Near Eastern Languages & Cultures | S.Y. Agnon and the Jewish Experience
N695 | 3394 | Katz


Course Meets: 2:30 - 3:20 MWF BH 139

This course is intended to introduce students to the many features and themes of the fictional writings of
S.Y. Agnon (1888 - 1970), Israel's foremost writer and 1966 Nobel Prize laureate. We will be reading
a selection representative of Agnon's short and long stories, works which mirror traditional Jewish
culture and record the ceaseless process of assimilation, secularization, and modernization of Diaspora
and Israeli Jewry.

After a brief introductory session placing Agnon within the tradition and conventions of Hebrew literature,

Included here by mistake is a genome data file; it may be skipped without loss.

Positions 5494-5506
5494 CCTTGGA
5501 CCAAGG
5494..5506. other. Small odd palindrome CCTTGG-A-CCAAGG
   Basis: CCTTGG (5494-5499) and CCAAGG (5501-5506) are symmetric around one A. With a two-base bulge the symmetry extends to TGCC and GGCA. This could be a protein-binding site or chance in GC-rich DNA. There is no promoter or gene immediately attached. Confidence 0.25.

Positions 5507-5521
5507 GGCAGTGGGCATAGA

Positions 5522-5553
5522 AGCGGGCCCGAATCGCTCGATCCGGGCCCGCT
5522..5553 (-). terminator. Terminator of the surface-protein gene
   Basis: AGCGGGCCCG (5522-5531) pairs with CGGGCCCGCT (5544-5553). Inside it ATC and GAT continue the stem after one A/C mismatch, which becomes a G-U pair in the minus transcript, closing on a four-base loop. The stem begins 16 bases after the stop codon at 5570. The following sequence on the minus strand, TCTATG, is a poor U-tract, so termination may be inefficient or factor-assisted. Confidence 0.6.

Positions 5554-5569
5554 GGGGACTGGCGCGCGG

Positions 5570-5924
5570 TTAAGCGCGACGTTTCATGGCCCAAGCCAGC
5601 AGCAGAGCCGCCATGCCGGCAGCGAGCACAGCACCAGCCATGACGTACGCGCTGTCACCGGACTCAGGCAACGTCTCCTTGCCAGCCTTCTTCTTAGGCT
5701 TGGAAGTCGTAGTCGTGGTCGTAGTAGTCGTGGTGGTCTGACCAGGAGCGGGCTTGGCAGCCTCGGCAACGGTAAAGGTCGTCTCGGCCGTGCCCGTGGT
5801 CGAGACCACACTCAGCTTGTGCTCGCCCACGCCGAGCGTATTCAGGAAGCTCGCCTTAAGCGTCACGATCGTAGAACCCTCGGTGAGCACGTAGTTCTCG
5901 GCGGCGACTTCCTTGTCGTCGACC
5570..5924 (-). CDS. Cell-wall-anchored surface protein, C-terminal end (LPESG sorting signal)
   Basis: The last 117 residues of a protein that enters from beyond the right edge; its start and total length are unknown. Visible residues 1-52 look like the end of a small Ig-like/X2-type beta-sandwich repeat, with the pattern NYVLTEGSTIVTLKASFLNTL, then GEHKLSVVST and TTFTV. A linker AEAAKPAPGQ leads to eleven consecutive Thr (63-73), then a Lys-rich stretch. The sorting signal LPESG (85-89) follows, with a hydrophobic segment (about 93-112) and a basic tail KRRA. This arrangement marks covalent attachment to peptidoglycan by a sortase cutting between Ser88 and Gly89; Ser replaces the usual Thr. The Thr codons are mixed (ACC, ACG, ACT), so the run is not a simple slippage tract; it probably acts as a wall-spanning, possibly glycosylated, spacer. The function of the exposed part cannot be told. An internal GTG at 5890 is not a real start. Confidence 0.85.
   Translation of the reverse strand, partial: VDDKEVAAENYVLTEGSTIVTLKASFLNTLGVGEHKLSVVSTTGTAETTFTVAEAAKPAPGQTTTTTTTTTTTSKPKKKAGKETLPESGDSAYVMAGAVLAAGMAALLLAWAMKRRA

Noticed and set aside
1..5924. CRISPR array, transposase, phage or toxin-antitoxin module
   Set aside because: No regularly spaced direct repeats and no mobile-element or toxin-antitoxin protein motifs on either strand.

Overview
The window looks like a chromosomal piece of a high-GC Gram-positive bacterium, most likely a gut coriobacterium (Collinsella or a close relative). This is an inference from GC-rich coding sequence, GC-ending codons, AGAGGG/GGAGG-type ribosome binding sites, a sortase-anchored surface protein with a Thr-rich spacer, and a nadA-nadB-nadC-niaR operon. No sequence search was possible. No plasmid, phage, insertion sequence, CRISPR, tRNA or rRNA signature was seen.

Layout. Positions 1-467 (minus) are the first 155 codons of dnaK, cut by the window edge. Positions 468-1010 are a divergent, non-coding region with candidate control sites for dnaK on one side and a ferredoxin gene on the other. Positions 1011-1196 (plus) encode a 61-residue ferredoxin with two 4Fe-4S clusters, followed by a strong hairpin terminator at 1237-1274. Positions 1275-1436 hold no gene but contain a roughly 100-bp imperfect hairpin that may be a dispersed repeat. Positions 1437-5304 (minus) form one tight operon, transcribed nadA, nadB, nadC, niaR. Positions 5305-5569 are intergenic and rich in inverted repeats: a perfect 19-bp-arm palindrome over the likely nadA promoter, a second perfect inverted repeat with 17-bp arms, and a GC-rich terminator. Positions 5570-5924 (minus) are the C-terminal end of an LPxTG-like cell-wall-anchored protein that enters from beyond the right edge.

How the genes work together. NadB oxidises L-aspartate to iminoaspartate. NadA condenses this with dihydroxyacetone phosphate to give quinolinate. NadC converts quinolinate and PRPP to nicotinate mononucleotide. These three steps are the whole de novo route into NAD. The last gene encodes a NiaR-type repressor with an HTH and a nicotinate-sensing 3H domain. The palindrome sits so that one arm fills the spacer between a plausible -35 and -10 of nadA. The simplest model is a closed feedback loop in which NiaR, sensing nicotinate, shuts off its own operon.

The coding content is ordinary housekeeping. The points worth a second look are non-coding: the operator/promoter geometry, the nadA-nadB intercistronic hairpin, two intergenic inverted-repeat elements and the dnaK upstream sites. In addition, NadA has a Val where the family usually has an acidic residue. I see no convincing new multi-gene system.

we shall proceed with some of this stories which depict the seemingly innocent life of bygone days.  Under
the impact of the Enlightenment, his characters begin to exhibit "modernistic" attitudes and values, which
frequently clash with the traditions and world-views of the past.  Themes such as love, marriage, divorce,
and the author's view as to the place of the aguna (Grass-widow) will form the centerpiece of our readings
at this phase.

The impact of the First World War on East European Jewish life will be examined by a careful reading of
Agnon's central novel, A Guest for the Night.  The consequent loss of a traditional faith in the life of the
modern Jew, and Israeli, have also affected Agnon whose haunting tales of hero's lost in a chaotic,
uncertain and uncaring world - and reminiscent of Kafka's writings represent this author's concept of
contemporary life.